Complicated Crohn's-like colitis, associated with Hermansky-Pudlak syndrome, treated with Infliximab: a case report and brief review of the literature
© Kouklakis et al; licensee BioMed Central Ltd. 2007
Received: 06 June 2007
Accepted: 08 December 2007
Published: 08 December 2007
Hermansky-Pudlak syndrome (HPS) is a rare autosomal recessive inherited disorder consisting of a triad of albinism, increased bleeding tendency secondary to platelet dysfunction, and systemic complications associated with ceroid depositions within the reticuloendothelial system. HPS has been associated with gastrointestinal (GI) complications related to chronic granulomatous colitis with pathologic features suggestive of Crohn's disease. This colitis can be severe and has been reported to be poorly responsive to medical therapies including antibiotics, corticosteroids, sulfasalazine, mesalamine and azathioprine.
We report a patient with HPS which was complicated by inflammatory bowel disease with clinical and pathologic features of Crohn's disease, refractory to antibiotics, corticosteroids and azathioprine. A trial of infliximab was attempted and repeated infusions produced a complete response.
The occurrence of ileitis and perianal lesions and also the histopathological findings in our case suggest that HPS and Crohn's disease may truly be associated. Given this similarity and the failure of the standard medical therapy of corticosteroids and azathioprine, our patient received infliximab with marked clinical improvement.
Hermansky-Pudlak syndrome (HPS) is a complex syndrome with a triad of manifestations of tyrosinase-positive oculocutaneous albinism (Ty-pos OCA), bleeding diathesis resulting from platelet dysfunction, and systemic complications associated with accumulation of ceroid lipofusion. Complications of the syndrome such as renal failure, cardiomyopathy, fatal pulmonary fibrosis and granulomatous colitis have been described [1, 2].
Specifically, the colitis is a unique type of inflammatory bowel disease which can be severe and even fatal, with clinical features suggestive of chronic ulcerative colitis and pathological features more closely similar to those of Crohn's disease . It is still unclear whether the granulomatous colitis in HPS is because of ceroid deposition or reflects the coexistence of Crohn's disease and HPS.
An analysis of most reported cases, since Schinella et al. first reported granulomatous colitis in association with HPS (1980), suggests that the colitis of HPS is simply a reaction to the tissue deposition of ceroid . Yet, there are reported cases of HPS with gastrointestinal complications related to chronic granulomatous colitis, enterocolitis, ileitis, intestinal fistulization or granulomatous perianal disease [2–5]. These observations suggest that the colitis of HPS is due to the development of classical Crohn's disease. Therefore, it is possible that treatments known to be effective for Crohn's disease would be effective for HPS-associated enterocolitis [3, 4]. A review of reported cases reveals no consistent success with the standard medical treatment including sulfasalazine, mesalamine, corticosteroids and antibiotics, such metronidazole and ciprofloxacin . In some cases surgical intervention is necessary, while subtotal colectomy or total proctocolectomy has been performed as a last resort .
We, therefore, report here the occurrence of a classical clinical and pathologic picture of Crohn's disease in a woman with HPS and our experience with infliximab in treating successfully this HPS-associated enterocolitis.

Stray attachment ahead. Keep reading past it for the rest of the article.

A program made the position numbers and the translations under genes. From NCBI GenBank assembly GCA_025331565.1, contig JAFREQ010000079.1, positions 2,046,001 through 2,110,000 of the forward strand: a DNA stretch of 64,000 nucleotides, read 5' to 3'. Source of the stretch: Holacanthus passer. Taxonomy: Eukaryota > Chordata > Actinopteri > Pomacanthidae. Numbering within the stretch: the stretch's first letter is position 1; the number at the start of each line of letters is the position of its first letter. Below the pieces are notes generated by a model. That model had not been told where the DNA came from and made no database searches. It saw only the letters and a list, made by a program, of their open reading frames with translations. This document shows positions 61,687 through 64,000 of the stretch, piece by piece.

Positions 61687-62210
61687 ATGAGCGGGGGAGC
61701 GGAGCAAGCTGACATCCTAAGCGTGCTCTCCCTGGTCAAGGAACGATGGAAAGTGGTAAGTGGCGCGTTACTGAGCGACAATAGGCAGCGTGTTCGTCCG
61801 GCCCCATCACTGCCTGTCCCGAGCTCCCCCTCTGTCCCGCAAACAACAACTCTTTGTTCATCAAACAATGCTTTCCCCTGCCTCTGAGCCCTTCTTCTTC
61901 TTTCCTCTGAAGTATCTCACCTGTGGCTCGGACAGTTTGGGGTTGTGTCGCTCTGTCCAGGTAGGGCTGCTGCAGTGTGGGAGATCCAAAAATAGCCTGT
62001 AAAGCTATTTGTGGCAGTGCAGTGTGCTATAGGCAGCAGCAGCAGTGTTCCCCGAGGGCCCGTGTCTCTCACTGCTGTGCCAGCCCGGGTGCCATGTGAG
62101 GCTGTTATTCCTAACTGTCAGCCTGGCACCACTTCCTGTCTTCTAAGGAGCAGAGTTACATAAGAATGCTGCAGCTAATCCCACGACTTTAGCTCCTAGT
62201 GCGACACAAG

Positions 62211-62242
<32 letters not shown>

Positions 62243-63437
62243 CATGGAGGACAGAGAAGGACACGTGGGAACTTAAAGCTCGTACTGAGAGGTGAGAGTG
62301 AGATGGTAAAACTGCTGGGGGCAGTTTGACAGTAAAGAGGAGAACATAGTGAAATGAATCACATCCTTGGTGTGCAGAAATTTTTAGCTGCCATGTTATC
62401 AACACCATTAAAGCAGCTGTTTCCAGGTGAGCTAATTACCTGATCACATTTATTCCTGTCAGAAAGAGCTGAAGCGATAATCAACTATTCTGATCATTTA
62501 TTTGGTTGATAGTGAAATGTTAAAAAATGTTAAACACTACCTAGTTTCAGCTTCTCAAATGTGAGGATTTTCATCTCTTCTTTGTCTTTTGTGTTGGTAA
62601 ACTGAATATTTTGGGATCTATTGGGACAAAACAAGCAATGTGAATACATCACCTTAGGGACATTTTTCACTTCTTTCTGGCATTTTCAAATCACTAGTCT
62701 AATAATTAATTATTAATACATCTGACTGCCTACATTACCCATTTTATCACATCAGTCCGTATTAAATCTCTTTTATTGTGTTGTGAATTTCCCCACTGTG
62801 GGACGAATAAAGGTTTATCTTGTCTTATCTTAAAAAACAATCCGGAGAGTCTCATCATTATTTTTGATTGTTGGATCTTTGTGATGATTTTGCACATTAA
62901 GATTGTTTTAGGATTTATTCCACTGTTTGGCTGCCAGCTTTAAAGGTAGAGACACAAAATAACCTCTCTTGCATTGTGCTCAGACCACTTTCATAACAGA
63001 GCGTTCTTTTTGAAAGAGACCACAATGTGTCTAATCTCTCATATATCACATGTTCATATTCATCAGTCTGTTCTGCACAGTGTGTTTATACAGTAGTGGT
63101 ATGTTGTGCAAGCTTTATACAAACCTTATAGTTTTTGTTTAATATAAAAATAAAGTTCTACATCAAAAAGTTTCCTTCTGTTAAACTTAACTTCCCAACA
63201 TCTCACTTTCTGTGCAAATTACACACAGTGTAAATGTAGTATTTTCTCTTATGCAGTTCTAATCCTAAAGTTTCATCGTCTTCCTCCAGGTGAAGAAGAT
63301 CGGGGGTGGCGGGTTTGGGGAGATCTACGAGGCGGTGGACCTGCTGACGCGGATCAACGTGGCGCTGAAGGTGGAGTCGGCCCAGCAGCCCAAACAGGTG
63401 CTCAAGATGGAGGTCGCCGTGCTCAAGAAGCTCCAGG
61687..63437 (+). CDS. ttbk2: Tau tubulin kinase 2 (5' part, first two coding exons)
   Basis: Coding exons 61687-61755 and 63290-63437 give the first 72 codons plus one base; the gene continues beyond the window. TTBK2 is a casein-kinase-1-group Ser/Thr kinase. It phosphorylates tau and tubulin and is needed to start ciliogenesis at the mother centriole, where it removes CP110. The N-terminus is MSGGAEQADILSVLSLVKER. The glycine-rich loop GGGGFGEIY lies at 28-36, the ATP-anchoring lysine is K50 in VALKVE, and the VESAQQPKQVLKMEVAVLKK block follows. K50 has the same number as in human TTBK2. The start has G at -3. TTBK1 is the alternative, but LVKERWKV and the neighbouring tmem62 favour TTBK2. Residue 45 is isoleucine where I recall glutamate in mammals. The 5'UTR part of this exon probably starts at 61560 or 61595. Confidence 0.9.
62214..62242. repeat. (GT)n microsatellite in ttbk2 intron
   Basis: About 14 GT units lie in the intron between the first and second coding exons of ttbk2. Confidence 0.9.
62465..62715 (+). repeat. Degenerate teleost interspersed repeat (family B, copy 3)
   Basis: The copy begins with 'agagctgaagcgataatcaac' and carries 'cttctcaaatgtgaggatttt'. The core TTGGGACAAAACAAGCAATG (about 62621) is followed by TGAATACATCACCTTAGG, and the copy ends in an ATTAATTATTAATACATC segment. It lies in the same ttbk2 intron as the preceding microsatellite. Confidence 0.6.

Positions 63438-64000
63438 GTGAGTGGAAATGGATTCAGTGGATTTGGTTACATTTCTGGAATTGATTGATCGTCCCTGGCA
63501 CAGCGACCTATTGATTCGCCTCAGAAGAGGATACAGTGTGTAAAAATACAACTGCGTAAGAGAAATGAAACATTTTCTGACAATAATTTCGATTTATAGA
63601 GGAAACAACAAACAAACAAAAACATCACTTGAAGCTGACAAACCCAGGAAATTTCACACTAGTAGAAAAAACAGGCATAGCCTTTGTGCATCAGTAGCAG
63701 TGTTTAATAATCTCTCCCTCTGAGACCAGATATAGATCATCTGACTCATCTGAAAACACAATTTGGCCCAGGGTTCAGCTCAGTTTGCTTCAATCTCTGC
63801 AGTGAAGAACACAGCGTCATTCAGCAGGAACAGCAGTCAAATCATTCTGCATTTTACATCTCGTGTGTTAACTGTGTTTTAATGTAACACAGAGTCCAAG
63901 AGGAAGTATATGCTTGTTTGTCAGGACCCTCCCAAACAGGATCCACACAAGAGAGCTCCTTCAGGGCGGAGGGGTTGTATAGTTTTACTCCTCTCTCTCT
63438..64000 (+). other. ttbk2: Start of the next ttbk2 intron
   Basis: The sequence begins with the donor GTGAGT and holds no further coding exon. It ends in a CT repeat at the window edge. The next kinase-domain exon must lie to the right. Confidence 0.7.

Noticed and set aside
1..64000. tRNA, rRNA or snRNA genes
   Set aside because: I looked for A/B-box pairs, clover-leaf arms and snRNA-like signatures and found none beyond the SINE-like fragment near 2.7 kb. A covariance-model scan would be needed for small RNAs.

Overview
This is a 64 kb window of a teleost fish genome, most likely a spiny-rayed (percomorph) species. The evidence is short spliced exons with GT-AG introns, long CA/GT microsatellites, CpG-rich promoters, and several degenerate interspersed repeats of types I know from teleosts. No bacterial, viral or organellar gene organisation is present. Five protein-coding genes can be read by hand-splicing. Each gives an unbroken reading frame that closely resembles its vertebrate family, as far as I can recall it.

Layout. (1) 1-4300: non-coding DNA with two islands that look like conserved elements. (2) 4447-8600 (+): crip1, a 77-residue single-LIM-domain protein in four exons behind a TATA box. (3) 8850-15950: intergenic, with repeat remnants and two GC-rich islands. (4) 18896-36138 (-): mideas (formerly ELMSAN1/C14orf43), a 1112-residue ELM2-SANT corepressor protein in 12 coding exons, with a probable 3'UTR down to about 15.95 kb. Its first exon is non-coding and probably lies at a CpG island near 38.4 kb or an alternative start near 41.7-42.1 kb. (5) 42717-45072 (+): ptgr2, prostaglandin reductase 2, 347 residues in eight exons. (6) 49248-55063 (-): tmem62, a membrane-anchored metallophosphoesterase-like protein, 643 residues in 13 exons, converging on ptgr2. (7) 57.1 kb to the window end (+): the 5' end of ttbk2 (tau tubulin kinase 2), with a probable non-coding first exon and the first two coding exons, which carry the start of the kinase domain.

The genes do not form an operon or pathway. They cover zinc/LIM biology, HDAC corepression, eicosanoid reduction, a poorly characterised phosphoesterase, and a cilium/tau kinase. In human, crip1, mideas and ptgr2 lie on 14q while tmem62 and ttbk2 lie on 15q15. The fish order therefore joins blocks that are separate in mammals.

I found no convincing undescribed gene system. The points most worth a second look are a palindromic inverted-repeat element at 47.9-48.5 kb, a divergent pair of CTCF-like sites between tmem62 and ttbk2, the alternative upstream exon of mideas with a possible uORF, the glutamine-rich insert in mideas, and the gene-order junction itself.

A 42-yr-old muslim woman with hallmark findings of HPS presented to the University Hospital of Alexandropoulos in 2005 complaining of an 10-month history of recurrent episodes of abdominal pain worse with defecation and intermittent bloody diarrhea. She had lost 10 pounds over 6 months. According to her history, HPS was diagnosed elsewhere in 2002 [tyrosinase-positive oculocutaneous albinism (Ty-pos OCA) and normal platelet count with small quantity of dense bodies (DB), without genetic linkage analysis]. Family history was significant with a sister with albinism who had died at age 36.
Initial physical examination revealed an albino woman with whitish hair, pale and unpigmented skin and strabismus. Ocular examination showed horizontal nystagmus with reduced vision and no pigmentation of the iris. Cardiopulmonary and abdominal examinations were normal. Chest x-ray and high-resolution CT didn't show any signs of pulmonary fibrosis. Baseline laboratory values were within normal range, including a normal platelet count (401 × 109/L) and no signs of hemorrhagic diathesis were observed. However, platelets were small in size (MPV 8fL). Platelet aggregation tests (PFA with collagen/ADP and collagen/epinephrine) were within normal range. Bone marrow aspiration revealed the presence of pseudo-Gaucher-like appearance histiocytes.
Differential diagnosis of the colitis included the granulomatous enterocolitis found in HPS-patients, ulcerative colitis, Crohn's disease, tuberculous (TB) colitis and other forms of inflammatory bowel disease. For the possibility of tuberculosis of the intestine, at first, a tuberculin skin test was performed, which was negative.
Over the next two weeks her symptoms progressed with increased pain with defecation and bloody diarrhea. During this time, the patient was treated with parenteral nutrition, steroids and antibiotics (metronidazole and ciprofloxacin). Treatment with azathioprine (AZA) 100 mg/daily was begun with little effect. This therapy resulted in temporary improvement but two weeks later the patient's overall condition acutely worsened and she developed drainage from the perianal fistula.
Colonoscopy at that time revealed severe ileitis, multiple linear ulcers with edema and erythema in the sigmoid colon and mild proctitis.